Rivers under pressure: Interdisciplinary feasibility analysis of sustainable hydropower

Antti Iho, Niko Soininen, Iivo Vehviläinen, Saija Koljonen, Janne Artell, Antti Belinskij

Research output: Contribution to journalArticleScientificpeer-review


Global biodiversity loss is most severe in freshwaters, particularly in river ecosystems. Hydropower is one of the main culprits. While being promoted as a carbon free source of renewable energy, hydropower disrupts the flow, habitats, and biota of rivers. Environmental policies and programs seek to mitigate the damage hydropower causes. Any policy action aiming at making the utilization of our rivers more sustainable must be ecologically, economically, and legally feasible. We show that the interdisciplinary feasibility of mitigation measures divides existing facilities into three categories (i) large facilities in which biodiversity mitigation measures are needed but electricity generation and balancing the electricity grid should remain as their main focus, (ii) small facilities in which dam removal and full scale river restoration measures can be taken by assisting the facilities to seize operations, preferably just before their next big investments, and (iii) medium facilities where benefits and trade-offs associated with alternative paths should be analyzed case-by-case to determine the most feasible path forward. Policy action is feasible in all three categories but in different ways: requiring fish passes in the case of large facilities, helping remove dams and restoring the rivers in the case of small facilities, and focusing cost–benefit analysis efforts on the non-trivial group of the medium sized facilities.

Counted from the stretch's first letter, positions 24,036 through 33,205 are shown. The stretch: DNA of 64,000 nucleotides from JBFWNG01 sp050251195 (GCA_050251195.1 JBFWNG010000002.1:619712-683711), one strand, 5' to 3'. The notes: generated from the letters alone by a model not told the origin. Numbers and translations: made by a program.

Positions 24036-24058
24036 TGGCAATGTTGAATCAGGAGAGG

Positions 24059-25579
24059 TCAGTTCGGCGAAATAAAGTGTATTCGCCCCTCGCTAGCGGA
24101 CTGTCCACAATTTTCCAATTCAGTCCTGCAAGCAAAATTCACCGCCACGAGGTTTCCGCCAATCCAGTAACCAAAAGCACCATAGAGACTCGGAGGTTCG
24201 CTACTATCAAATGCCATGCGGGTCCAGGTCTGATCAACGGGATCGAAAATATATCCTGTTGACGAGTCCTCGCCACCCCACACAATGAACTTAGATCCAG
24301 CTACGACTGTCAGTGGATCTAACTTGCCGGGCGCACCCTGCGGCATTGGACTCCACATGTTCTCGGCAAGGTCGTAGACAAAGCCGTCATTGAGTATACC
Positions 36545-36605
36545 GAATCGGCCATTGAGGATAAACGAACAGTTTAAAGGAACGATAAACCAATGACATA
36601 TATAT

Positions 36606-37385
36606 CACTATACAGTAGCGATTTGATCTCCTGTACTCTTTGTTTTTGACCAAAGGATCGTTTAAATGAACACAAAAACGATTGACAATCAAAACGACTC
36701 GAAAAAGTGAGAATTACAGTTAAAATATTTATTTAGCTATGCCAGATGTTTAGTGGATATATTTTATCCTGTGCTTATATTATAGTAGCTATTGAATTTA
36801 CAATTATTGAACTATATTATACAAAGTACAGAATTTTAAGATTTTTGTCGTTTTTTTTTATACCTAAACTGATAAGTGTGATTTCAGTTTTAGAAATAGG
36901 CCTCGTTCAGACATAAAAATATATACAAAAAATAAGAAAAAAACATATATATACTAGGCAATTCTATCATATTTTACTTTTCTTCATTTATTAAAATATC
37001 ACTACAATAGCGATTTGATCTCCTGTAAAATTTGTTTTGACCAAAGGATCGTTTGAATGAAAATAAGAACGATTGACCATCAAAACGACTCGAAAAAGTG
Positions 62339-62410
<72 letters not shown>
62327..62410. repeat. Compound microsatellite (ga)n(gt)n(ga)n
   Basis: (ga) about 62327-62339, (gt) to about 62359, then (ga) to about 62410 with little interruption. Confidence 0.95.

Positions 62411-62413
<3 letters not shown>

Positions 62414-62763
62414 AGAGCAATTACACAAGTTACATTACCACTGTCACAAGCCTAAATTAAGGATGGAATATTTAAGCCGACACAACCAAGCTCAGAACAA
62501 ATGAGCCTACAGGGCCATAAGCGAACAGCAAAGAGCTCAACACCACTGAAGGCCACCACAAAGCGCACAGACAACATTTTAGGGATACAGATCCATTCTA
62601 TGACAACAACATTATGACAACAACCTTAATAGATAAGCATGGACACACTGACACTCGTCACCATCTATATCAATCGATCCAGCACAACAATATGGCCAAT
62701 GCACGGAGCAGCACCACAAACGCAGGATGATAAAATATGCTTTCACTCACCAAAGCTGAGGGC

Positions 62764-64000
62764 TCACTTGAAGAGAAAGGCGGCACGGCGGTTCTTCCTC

Original languageEnglish
JournalEnvironmental Policy and Governance
Publication statusE-pub ahead of print - 24 Jun 2022
MoE publication typeA1 Journal article-refereed


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